can be hectic, situational awareness, constant flexibility, forward thinking
and problem solving are skills that make or break a mission. And they are
skills that must be mastered.
“Being in charge as an air traffic controller, you’re the
man in charge of the airfield. Nothing goes on without you knowing it,”
Pulaski said. “I get a real rush when I’m ‘rockin’ on
the mike,’ separating air traffic and keeping things
According to Venturella, that’s a reason he fondly refers to
combat controllers as “sled dogs.”
“The lead dog is the number-one, go-to guy. The ‘musher’
is the team leader and the sled dogs are the work force — the muscle
behind getting the job done,” he explained.
The sled dogs are part of what he’s enjoyed about the Air
“The people I’ve been associated with — from day one
— have been the highlight of my career,” Venturella said.
He summed up his time as a controller with a
“misery-loves-company” comment. “The best part of the job
is knowing when you’re in ‘deep suck,’ your buddy is with
Ironically, despite the heavy operations tempo, many of the “sled
dogs” are so motivated by their jobs they can’t get off the ground
“They feel like they’re chained down if they can’t
go TDY,” Pulaski said. “It’s hard to explain the dynamics
of the job — you gotta do it to know it.”
“These guys want to get out there and prosecute the mission,”
And these airmen not only do it, they’re experts at it. In lockers
the size of small bathrooms, their military-issue equipment is stored in
the hangar they call home. This makes deploying rapidly, as a prepared team,
“We need to be able to make the leap from air operations to
Although he’s more removed from the trail, as the senior enlisted
manager, Venturella said being a sled dog during real-world missions is where
Pulaski agreed and said keeping things in perspective helps him
facilitate what the “musher” needs done.
However, he admitted, “Sometimes it feels like you’re trying
to grasp sand in your hands. But if you prioritize and delegate, you can
get the job done.”
Unfortunately, many people have no idea what combat controllers actually
do when it comes to getting the job done.
“Among Air Force members, there are noncommissioned officers
who don’t know we’re Air Force special operations forces. Every
other service knows who their special forces are,” Pulaski said. “No
one really understands. They think we control combat. Even my wife has a
hard time explaining what I do, so she tells people I’m a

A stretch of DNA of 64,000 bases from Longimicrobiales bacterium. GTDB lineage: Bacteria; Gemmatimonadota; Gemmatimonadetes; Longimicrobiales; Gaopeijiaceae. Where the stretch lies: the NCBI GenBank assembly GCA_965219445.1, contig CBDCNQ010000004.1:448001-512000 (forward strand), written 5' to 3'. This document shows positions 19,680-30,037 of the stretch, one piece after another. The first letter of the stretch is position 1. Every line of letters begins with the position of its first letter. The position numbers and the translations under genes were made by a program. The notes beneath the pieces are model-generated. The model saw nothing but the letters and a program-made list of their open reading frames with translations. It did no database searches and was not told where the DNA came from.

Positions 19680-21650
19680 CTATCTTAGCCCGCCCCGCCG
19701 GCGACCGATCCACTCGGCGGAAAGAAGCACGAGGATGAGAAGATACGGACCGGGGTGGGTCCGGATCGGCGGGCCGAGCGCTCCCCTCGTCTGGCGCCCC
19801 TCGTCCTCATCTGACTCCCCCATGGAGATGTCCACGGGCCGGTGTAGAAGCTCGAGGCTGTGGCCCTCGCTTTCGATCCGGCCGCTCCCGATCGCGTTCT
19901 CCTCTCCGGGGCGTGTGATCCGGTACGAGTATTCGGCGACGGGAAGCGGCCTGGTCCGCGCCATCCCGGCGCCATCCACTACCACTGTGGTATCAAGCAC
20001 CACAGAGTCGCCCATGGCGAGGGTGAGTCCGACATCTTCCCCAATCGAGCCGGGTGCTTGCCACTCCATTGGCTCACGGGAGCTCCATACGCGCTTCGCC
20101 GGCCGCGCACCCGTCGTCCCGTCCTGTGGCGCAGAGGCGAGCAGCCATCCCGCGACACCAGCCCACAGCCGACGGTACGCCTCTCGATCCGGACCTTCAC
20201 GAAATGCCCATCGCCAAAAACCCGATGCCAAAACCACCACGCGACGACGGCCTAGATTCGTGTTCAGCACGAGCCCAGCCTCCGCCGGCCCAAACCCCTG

With only 350 combat controllers in the career field and six bases
they can move to and from, it’s not surprising they’re an elusive
bunch to most of the force. But it’s more surprising that even airmen
at bases they’re stationed at don’t know about the “scarlet
“I was at my first duty assignment, at McChord Air Force Base
[Wash.], and this airman came up to me and asked ‘What do you do?’
When I told him I was a combat controller stationed there he couldn’t
believe it,” Venturella said. “He was at my base and didn’t
know we were there.”
He believes the lack of recognition and misunderstood role stems
from not having a direct correlation to a civilian job.
“Most Americans aren’t aware of what we do, and much of
what we do isn’t very sexy,” he said. “We don’t have
movies made about us — so education is the key to understanding our
He summarized what they do with three simple words — shoot,
But it takes more than squared-away operators to keep things on track.
Mission support airmen perform combat arms training and maintenance, vehicle
and radio maintenance, intelligence and logistics functions to keep the
brotherhood moving. Every 120 days, members enter into a training cycle that
incorporates shooting on the run to keep proficient using the M-9 semiautomatic
pistol and multifunctional M-4 rifle — a shortened version of the M16A2
“Our guys know what to do in the field so when we attach to
a joint unit it’s seamless,” Sneeder said. “Because if
you’re not communicating, you’re not doing your job. You’re
just a cool guy with neat merit badges.”
With these adrenaline hounds, it’s all about the excitement
of the mission.
“How could you give this up when there’s so much to get
out of it?” Pulaski asked. “Even though there are sacrifices,
you’re always learning in this career field.”